Media work in the project
The five principles of media relations in the project
- How is the project relevant to society?
- What contribution can this project make?
- How do I as a project manager stand by my project?
Everything that is published about the project must be compatible with the five principles of media relations.
1. Consider the interests of the target group(s) of your project.
2. Create a project vision (i.e., mission statement) for your project.
3. Create a project identity (i.e., a self-image of the project and its desired internal and external impact).
4. Define a project design and external presentation (logo, font, etc.).
5. Work on the positive image of the project.
These five principles form the framework for project-related media work, which can now be filled in.
Identify target groups and their interests
Anyone who follows the public discourse on the project topic can quickly see
- In which media the field and the environment of the project appear.
- Which editorial offices publish about it.
Print and online media
The contact addresses of the editorial offices concerned or - even better - of the editor who publishes on the project's field can be found in the imprint of these media.
Radio / TV
Check the station's website to find out who is responsible for the programme. Media libraries make it easy to check what has already been broadcast on radio or TV about the environment or a similar project. The next step is to contact the authors of the relevant programmes.
Local TV and local radio
The easiest way is to call the secretariat of the local station directly and ask for the office or person responsible for the project area.
The media must be informed that there are exciting things to report about the project and its results, and that they can contribute or be interviewed.
Action and timing vs. reaction and attention
From the world of project management
A serious accident occurs during a trial in a product development project and a team member is killed. The project manager has to write press releases, be available for interviews and give a eulogy at the funeral service, which is published in the local section of the daily newspaper.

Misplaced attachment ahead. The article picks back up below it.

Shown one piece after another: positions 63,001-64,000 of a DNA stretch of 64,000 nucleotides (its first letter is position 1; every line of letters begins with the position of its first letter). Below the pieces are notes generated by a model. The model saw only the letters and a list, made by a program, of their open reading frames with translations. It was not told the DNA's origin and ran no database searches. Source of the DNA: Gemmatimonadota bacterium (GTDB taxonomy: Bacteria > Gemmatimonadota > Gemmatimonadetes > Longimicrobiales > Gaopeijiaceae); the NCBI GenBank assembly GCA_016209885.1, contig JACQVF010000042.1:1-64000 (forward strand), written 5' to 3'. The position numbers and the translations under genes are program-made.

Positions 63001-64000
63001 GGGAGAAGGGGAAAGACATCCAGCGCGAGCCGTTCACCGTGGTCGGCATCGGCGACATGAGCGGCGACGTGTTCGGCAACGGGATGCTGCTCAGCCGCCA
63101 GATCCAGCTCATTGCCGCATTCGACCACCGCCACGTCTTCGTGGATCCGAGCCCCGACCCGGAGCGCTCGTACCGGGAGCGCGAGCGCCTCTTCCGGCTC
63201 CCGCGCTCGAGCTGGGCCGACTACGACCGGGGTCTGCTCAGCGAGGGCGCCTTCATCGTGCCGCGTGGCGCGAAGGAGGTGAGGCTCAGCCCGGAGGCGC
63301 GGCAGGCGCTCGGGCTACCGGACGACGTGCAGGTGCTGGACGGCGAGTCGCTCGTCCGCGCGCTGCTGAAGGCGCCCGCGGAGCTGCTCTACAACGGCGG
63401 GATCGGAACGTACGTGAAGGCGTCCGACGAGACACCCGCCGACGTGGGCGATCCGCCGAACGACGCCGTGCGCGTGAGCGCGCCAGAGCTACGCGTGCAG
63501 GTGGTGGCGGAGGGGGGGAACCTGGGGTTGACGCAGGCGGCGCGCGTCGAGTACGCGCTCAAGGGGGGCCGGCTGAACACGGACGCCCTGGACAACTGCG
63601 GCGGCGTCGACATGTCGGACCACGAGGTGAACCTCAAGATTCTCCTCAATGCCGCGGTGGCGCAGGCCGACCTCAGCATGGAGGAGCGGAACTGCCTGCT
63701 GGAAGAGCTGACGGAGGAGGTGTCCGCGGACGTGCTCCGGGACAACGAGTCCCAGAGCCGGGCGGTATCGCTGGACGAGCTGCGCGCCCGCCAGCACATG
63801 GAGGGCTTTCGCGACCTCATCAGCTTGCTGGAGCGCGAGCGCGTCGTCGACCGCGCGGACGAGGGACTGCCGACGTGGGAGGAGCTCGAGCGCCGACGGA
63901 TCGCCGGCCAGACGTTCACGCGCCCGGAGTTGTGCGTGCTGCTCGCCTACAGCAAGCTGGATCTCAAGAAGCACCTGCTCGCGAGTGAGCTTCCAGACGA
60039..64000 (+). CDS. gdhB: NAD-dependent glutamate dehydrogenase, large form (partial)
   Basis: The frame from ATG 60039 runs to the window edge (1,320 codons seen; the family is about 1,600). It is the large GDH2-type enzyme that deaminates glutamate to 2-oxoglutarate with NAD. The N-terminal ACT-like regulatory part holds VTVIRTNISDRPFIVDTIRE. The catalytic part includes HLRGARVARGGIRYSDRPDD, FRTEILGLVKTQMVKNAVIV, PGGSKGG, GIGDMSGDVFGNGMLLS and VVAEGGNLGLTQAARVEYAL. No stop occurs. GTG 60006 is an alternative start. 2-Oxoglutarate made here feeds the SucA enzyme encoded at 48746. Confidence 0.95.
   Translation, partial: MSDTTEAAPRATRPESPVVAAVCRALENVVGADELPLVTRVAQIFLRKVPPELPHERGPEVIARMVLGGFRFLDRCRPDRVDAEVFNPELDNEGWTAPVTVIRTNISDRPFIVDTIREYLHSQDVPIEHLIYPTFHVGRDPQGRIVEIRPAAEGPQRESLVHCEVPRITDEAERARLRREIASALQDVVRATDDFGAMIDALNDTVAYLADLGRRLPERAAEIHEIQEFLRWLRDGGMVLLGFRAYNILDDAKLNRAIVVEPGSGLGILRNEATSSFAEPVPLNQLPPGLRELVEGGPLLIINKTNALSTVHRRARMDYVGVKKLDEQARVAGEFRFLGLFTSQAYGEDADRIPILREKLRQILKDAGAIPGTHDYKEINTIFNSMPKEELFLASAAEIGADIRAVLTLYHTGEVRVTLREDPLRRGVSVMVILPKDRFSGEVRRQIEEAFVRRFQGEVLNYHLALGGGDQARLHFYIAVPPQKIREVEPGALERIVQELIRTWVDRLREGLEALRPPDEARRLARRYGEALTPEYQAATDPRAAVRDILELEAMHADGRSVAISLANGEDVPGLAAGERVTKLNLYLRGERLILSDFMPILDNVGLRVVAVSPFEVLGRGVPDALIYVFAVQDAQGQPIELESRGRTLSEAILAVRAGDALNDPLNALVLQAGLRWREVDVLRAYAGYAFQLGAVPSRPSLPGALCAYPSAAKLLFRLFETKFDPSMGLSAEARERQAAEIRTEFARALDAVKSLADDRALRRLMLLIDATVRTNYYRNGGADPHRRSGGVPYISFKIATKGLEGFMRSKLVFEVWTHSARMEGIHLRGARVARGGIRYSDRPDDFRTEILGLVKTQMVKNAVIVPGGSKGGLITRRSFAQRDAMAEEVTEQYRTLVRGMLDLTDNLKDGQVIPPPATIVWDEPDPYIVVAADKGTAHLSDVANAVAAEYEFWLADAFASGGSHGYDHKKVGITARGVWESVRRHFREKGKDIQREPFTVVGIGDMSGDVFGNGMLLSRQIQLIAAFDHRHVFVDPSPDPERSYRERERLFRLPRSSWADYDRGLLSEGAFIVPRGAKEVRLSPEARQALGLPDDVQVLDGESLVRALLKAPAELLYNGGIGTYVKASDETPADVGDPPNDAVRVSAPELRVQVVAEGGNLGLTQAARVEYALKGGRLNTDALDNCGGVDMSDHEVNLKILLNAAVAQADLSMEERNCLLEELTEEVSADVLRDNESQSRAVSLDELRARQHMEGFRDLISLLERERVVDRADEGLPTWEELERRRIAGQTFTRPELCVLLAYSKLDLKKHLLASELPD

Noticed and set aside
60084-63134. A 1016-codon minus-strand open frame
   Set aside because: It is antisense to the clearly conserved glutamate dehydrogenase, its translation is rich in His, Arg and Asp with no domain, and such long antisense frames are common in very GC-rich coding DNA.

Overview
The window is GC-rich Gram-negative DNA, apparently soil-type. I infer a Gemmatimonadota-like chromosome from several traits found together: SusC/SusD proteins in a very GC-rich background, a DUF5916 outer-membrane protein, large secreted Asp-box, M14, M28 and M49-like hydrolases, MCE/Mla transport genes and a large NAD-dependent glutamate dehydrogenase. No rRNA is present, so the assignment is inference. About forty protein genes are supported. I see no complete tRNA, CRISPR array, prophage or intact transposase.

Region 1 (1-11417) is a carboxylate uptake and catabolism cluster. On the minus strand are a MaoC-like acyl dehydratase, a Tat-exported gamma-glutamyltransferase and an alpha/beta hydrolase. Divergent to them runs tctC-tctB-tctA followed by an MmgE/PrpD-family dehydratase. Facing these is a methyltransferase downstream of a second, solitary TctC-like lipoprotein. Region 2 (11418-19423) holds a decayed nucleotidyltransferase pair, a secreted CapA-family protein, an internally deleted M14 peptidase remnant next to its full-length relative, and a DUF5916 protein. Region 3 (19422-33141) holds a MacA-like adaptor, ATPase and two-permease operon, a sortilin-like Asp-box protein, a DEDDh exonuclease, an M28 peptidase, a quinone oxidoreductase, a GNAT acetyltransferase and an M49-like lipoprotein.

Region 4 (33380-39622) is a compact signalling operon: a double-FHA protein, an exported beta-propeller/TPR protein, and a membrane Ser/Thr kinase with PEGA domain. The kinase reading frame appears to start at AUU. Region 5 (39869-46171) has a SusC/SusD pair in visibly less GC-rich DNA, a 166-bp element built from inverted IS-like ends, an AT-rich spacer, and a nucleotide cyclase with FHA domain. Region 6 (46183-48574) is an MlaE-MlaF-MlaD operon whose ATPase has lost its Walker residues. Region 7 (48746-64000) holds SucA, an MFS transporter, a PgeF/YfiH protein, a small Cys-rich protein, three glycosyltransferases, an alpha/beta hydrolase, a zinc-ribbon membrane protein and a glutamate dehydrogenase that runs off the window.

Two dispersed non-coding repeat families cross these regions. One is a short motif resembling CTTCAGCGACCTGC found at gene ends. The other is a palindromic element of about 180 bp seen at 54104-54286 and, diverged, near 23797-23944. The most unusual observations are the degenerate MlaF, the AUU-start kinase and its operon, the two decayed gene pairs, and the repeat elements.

So media work does not mean writing a press release every few weeks. Responding to the unexpected can only be planned to a very limited extent. It requires constant attention to current events, both internal and external, readiness, good responsiveness, continuity and good contacts with journalists.
For all forms of appearance, whether it is a short statement, a long interview or an in-depth talk show interview, the project manager needs to consider which roles they might be interviewed in and which role they would like to appear in. They can also choose between different roles during the interview. A technical expert who brings their personality to the table will have a stronger impact than a dispassionate reporter of facts. A project manager who is questioned critically will be more convincing if they can also show their own commitment.
It is important for the project manager to be able to distinguish between statements and answers on project-related issues and those with a political background. It is also important for the project manager to be able to distinguish between statements and answers that are project-related and those that have a political background. If they doubt whether the project or its environment is affected at all, they can refrain from answering. If they are not sure, they can always say so, because it is better to say nothing than to say something wrong.